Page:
In-game motion blur is implemented on PS5, increasing the feeling of speed and involvement. This is totally missing on PS4, while on PS4 Pro it can only be accessed with the console set to 1080p output. In this circumstance, the resolution scales from 1800p checkerboarding to 1080p, leaving resources unused and allocable for effects such as motion blur, at 60fps frame-rates for replays, as well as for more stable performance. 60fps replays are optional on PS5 as well, because by default they are at 30fps but with ray tracing.
And what about performance? There isn’t much to discuss here. All consoles aim for 60fps, and while slowdowns can occur on every console, last-gen hardware usually offers less stability. Since the game is based on the GT Sport engine but offers additional features, GT7 suffers from more slowdowns than its predecessor. Rain on the track, coupled with a full starting grid, can cause slowdowns on all consoles. In some particularly complex situations the PS5 can have even worse frame-rates than other consoles but only in the first lap of the race. Performance is generally good in GT7 however, and in most situations the PS5 is the one offering the best frame-rate.
Unsurprisingly, loading times are noticeably shorter on the PS5. On the other hand, both PS4 and PS4 Pro have made big strides over the unresponsive menus and biblical loading times of the PS3 era. But if we make a direct comparison between old and new generation consoles, the difference is several orders of magnitude. A loading that takes 30 to 40 seconds on PS4 takes a maximum of 4 seconds on PS5. GT7’s day one patch even reduced loading times compared to code review. Switching between menus is instant on PS5 and this makes the gameplay completely different for the benefit of the user, cutting virtually all downtime.
Ultimately, Polyphony Digital has made three excellent versions of Gran Turismo 7. As with many other in-house Sony games, the PS4 and PS4 Pro versions are nearly identical except for resolution. Since the engine was programmed for last-gen consoles, the aesthetics are very good on these consoles, and the key aspects of the game (such as cloud rendering, weather and dynamic flow of the day) are present in all versions.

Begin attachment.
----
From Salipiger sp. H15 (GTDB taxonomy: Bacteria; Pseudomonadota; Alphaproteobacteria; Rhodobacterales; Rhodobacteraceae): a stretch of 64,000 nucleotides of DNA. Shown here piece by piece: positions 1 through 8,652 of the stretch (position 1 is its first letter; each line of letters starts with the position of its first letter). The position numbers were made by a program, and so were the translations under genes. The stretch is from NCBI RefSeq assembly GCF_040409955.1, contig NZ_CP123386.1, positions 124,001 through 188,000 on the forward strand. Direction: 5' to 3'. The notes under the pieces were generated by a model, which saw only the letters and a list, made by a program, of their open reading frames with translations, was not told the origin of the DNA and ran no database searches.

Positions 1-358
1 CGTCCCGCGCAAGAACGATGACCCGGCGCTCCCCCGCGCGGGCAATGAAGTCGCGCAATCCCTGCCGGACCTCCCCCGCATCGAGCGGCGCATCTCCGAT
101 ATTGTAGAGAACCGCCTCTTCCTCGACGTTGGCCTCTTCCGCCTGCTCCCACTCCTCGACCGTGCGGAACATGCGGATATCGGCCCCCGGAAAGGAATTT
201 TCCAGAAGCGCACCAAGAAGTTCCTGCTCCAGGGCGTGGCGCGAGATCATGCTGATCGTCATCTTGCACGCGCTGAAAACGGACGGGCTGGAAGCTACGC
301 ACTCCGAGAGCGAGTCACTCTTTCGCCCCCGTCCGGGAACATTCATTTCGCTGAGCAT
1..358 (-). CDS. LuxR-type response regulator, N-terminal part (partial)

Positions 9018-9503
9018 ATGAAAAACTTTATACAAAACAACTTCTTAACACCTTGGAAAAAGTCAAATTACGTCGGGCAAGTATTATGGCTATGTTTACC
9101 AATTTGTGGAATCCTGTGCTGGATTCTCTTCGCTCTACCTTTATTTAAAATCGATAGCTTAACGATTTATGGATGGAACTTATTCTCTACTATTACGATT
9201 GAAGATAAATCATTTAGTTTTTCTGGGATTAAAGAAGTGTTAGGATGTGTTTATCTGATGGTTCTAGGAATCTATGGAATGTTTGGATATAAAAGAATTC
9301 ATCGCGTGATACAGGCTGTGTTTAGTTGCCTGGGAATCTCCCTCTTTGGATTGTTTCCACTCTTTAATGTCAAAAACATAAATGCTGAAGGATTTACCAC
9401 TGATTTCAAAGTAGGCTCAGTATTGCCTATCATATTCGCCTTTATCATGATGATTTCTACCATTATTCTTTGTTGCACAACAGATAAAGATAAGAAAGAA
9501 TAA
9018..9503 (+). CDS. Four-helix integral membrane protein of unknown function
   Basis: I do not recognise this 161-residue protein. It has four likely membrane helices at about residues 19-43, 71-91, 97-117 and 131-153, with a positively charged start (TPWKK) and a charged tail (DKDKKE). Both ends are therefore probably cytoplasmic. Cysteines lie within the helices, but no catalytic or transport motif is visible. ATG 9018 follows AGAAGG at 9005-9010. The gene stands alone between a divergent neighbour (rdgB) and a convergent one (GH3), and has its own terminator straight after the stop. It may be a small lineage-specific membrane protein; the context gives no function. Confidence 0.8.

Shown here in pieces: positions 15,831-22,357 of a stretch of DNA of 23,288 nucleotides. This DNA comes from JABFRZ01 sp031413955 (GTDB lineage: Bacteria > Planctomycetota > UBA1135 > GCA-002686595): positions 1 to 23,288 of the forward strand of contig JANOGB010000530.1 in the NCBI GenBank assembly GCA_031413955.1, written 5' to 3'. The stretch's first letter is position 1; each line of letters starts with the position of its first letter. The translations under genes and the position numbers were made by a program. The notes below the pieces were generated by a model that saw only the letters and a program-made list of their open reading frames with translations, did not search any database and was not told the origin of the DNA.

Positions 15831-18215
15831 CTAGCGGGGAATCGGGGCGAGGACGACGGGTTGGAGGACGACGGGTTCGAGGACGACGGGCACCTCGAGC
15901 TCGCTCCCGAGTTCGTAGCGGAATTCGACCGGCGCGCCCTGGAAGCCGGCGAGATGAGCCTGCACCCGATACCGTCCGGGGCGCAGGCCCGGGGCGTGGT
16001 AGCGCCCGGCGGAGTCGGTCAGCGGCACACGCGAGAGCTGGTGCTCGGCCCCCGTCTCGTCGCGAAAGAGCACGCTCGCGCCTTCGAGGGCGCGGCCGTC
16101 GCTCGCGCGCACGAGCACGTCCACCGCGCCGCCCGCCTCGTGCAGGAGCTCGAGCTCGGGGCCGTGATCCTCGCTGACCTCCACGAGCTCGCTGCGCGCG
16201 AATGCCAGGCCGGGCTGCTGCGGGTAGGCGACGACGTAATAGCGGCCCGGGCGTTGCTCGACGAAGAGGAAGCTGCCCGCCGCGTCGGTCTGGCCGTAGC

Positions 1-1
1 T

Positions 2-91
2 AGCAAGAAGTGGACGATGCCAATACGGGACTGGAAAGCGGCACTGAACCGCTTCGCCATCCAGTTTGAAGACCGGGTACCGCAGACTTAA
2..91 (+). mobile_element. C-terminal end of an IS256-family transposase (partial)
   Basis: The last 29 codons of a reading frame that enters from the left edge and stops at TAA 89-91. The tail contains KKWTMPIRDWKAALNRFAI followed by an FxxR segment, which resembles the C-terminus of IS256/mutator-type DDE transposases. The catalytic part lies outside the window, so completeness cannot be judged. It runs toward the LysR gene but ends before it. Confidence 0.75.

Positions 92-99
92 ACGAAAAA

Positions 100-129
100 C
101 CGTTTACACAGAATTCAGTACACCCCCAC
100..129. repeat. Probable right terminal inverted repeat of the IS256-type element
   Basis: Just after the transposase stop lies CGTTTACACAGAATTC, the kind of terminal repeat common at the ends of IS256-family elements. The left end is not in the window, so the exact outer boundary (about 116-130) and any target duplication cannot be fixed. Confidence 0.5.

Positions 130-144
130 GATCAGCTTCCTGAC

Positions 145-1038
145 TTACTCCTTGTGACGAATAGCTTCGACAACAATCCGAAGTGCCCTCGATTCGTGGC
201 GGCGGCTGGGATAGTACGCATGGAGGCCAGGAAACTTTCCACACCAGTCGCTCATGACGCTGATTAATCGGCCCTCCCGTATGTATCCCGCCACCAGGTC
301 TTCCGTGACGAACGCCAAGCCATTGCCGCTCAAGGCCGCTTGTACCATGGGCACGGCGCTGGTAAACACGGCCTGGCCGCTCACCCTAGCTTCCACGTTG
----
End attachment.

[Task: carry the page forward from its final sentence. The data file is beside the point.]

Comparing the PS4 Pro and PS5 versions is like comparing a well-scaled PC game from low / medium to high / ultra details, plus a nice resolution boost. We didn’t really like the fact that the game requires a constant internet connection but this has, as a plus, that replays and game data and progress are interchangeable. Basically, it’s a cross-gen and cross-save game.
With games like Gran Turismo 7 or Horizon Forbidden West, we are often asked if the cross-gen nature of the latter holds back the PS5 from expressing its full potential, as the technical limitations of last-gen consoles hold back the freedom of developers. and the ambition of the titles themselves. Furthermore, having to develop on three different consoles has a tangible impact on the resources of the development studios.
On the other hand, making new engines for next-generation hardware is never a simple process: it takes years and years of time and given the long development times that Polyphony has accustomed us to (think GT5 for PS3), it would have been almost impossible to have a totally next-gen Gran Turismo close to the launch of the new console. Certainly there is so much excitement to expect for the next Gran Turismo but at the moment, based on our GT7 tests, it is undeniable that the PS5 version offers a good set of upgrades over last-gen consoles, and an experience. overall much more enjoyable.